About the Book
Authors: Harriet E. Michael & Shirley Crowder
Genre: Non-fiction, Christian Living, Devotional
Release date: March 10, 2021
Creator God made the world in which we live. He placed the moon and stars in the sky, the rivers and ocean on the earth. He also created seasons throughout the year. Each season is defined by specific features and attributes that are common, although the degree varies depending on where one lives. In winter we think of cold weather. In spring, blooming flowers take center stage. In the summer, we enjoy warm weather, and in the autumn, beautifully colored leaves.
As Christ-followers we also experience spiritual seasons. In the same way that nature’s seasons serve a purpose on earth, so do the seasons in our spiritual lives. God provides, cares for, and sustains the earth, and in His faithfulness, He does the same for us.
This devotional is focused on spring—both calendar and spiritual. During our spiritual springs, we catch a glimpse of the new life we have in Jesus Christ and the renewed life that He gives us.
Enjoy a season of rebirth, thirteen weeks of inspiration, full of God’s great love for us.
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Michael and Crowder have developed a good collection of inspiring devotions especially suited for spring. I appreciate the spiritual lessons arising from every day objects and events. There is one on spring cleaning, for example. Doing that activity led to thoughts on how we need to clean out our cluttered hearts and minds, asking God to help us work through emotional issues. There is a devotion on worshiping God by dancing with flowers and one on transformation by observing tadpoles growing into green tree frogs. There are also devotions specifically for Holy Week, Palm Sunday through the Resurrection.
This book is definitely for women. There is a devotion on all that we women do for outer beauty, for example. The authors remind us what the Bible says about true beauty. Many of the devotions include lessons from great hymns. This book is good for older Christians who know the hymns but is also an introduction to the wealth contained in hymns for younger Christians familiar with modern songs alone.
I recommend this devotional as a good source for quiet time meditation during the spring.
My rating: 4/5 stars.
About the Authors
She is a biblical counselor and is commissioned by and serves on the national Advisory Team for The Addiction Connection. Several of her articles have appeared in “Paper Pulpit” in the Faith section of The Gadsden Times, and in a David C. Cook publication. She also writes articles for Life Bible Study, Woman’s Missionary Union, and TheAddictionConnection.org. She has authored, co-authored, or contributed to ten books.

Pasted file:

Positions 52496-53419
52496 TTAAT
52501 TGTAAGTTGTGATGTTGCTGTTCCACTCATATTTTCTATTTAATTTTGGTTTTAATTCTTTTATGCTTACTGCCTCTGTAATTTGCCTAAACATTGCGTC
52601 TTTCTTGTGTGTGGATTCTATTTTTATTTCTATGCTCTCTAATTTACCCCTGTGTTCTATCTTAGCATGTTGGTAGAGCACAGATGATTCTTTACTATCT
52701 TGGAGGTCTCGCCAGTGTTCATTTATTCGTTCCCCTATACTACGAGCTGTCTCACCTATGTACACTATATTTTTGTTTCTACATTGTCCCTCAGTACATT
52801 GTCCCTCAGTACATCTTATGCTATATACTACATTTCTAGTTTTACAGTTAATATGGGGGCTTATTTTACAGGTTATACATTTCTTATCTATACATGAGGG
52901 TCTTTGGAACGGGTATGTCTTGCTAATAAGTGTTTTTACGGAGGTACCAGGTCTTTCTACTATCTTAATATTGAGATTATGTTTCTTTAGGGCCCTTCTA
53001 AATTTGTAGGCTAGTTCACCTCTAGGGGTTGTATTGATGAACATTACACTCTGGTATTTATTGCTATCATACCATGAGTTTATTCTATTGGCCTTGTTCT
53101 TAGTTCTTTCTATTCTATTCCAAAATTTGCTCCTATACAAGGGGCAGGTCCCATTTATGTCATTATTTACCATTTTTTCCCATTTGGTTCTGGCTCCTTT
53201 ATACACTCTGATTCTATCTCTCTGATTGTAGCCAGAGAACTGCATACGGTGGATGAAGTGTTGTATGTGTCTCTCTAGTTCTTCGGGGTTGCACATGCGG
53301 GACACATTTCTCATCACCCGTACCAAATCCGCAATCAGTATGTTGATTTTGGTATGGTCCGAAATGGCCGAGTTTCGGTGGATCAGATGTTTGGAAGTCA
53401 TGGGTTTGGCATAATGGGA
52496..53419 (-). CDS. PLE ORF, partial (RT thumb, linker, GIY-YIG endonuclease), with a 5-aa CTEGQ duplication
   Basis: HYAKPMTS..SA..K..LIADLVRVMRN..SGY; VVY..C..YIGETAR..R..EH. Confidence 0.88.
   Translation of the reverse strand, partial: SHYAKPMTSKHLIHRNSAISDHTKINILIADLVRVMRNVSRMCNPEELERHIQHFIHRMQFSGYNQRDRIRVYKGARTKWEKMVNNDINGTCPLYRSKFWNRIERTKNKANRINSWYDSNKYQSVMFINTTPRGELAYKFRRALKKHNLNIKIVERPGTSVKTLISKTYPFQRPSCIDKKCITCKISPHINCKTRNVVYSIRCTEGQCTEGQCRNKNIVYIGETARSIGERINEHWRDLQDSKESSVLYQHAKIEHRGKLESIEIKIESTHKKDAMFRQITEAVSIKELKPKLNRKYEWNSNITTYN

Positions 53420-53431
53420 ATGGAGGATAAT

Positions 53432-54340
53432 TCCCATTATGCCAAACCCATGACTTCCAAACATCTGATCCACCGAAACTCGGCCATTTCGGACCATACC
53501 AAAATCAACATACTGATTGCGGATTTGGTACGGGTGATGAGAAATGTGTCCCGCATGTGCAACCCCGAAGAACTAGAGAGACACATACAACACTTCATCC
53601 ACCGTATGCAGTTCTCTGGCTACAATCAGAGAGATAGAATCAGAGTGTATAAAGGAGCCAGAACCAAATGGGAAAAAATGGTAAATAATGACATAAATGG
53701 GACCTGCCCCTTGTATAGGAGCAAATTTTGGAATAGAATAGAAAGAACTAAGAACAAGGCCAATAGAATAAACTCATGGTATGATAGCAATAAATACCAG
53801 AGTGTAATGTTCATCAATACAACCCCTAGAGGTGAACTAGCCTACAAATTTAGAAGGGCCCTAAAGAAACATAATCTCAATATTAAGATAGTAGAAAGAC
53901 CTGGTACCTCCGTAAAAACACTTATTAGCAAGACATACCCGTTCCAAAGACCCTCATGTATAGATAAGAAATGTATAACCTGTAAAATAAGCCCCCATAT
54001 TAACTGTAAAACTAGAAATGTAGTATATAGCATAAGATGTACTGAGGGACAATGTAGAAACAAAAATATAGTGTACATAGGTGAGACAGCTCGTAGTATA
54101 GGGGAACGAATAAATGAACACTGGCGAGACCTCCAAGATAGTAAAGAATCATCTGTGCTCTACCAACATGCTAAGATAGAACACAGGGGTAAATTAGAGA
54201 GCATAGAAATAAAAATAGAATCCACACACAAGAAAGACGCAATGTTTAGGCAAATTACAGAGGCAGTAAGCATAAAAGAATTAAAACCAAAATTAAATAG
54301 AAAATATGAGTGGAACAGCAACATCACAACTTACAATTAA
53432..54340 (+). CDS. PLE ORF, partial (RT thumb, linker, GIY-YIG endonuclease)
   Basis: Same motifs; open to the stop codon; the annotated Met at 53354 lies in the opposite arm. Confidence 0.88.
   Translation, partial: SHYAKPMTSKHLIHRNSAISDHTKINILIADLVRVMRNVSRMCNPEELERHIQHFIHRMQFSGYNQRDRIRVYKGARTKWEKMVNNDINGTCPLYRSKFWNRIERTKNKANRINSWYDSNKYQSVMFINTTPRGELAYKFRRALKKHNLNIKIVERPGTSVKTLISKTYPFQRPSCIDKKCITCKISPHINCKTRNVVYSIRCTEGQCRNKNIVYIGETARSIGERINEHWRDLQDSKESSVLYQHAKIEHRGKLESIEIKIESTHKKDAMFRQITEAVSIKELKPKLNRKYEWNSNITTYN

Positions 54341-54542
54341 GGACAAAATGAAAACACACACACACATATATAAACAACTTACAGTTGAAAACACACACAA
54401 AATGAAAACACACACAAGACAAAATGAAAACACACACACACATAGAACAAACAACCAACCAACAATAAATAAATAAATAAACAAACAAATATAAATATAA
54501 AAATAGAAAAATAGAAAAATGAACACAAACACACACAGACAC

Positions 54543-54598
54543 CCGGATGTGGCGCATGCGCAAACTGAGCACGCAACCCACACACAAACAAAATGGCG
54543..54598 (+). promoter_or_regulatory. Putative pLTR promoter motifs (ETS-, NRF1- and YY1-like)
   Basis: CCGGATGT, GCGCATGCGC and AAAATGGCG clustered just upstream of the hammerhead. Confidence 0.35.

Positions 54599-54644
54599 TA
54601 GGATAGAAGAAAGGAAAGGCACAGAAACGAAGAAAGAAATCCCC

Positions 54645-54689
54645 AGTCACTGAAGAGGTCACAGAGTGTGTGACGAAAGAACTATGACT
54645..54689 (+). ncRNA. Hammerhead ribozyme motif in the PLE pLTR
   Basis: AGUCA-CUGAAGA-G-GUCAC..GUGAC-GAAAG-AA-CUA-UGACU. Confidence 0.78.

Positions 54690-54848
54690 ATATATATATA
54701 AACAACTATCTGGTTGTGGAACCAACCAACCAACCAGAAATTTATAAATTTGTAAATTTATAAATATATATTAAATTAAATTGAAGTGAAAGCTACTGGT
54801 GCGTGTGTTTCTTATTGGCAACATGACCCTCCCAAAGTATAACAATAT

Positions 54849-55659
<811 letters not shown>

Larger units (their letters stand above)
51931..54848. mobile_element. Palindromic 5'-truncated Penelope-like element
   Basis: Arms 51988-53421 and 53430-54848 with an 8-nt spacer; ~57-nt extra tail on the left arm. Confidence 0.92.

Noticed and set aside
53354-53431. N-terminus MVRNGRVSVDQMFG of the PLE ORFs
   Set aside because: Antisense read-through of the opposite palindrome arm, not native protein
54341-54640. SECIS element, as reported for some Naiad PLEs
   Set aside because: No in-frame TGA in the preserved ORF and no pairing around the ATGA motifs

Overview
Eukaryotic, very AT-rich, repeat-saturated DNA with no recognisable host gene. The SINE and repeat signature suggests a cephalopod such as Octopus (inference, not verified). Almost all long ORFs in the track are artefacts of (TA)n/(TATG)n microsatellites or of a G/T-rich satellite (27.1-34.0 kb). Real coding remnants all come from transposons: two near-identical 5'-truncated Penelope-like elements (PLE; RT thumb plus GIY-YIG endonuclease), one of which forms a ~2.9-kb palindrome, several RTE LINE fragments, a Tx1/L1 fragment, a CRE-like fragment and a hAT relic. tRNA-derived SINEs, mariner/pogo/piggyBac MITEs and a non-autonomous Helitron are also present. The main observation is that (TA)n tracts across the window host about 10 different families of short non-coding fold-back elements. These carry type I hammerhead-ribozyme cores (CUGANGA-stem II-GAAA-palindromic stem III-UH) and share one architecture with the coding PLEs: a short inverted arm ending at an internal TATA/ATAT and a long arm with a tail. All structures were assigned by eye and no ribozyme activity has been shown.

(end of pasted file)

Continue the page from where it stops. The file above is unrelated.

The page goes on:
Shirley has spiritual children, grandchildren, and even great-grandchildren serving the Lord in various ministry and secular positions throughout the world.
Harriet is a multi-published, award-winning writer, and speaker. She has authored or co-authored eight books (seven nonfiction and one novel), with more under contract for future release. She is also a prolific freelance writer, having penned over 200 articles, devotions, and stories. Her work has appeared in publications by Focus on the Family, David C. Cook, Lifeway, Standard Publishing, Chicken Soup for the Soul, The Upper Room, Judson Press, Bethany House, and more. When not writing, she loves speaking to women’s groups and teaching writing workshops on freelance, devotional, and memoir writing.
She and her husband of over 40 years have four children and three grandchildren. When not writing, she enjoys substituting at a Christian school near her home, gardening, cooking, and traveling.
More from the Shirley and Harriet
From time-to-time someone will comment on how difficult it must be to co-write with someone.
Guess what? It isn’t!
Including the books Harriet and Shirley have written together, both have collaborated with others to write books..
The most important thing in co-writing, after both of you being Christ-followers, is to share very similar theological beliefs and understanding. If these are too dissimilar, the final manuscript will be choppy and inconsistent in presentation of biblical truth throughout the book.
Practically speaking, there are a few things that help make the co-writing process work well.
- Pray for each other.
- Agree in advance who will write what portions.
- Leave your pride behind.
- Have the person with the most expertise in Word compile, make changes in, and maintain the combined document.
- Be sure to turn on “tracking” so it is easy to see what edits the other person made.
- Defend/explain why you think something you wrote should not be changed.
- Explain why you think something the other person wrote should be changed.
- Flexibility—be prepared for rewrites, edits, and delays.
As you work together, you read and edit each other’s work. The changes you each make in the other person’s writing will help give the book a more consistent writing style and presentation.
Finally, while there are portions of this process that can be tedious, like galley corrections, it is fun to work with another person. And, when you get stuck, they can help make suggestions that jump start your thought processes and make completing the piece easier.
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(My star ratings: 5-I love it, 4-I like it, 3-It's OK, 2-I don't like it, 1-I hate it.)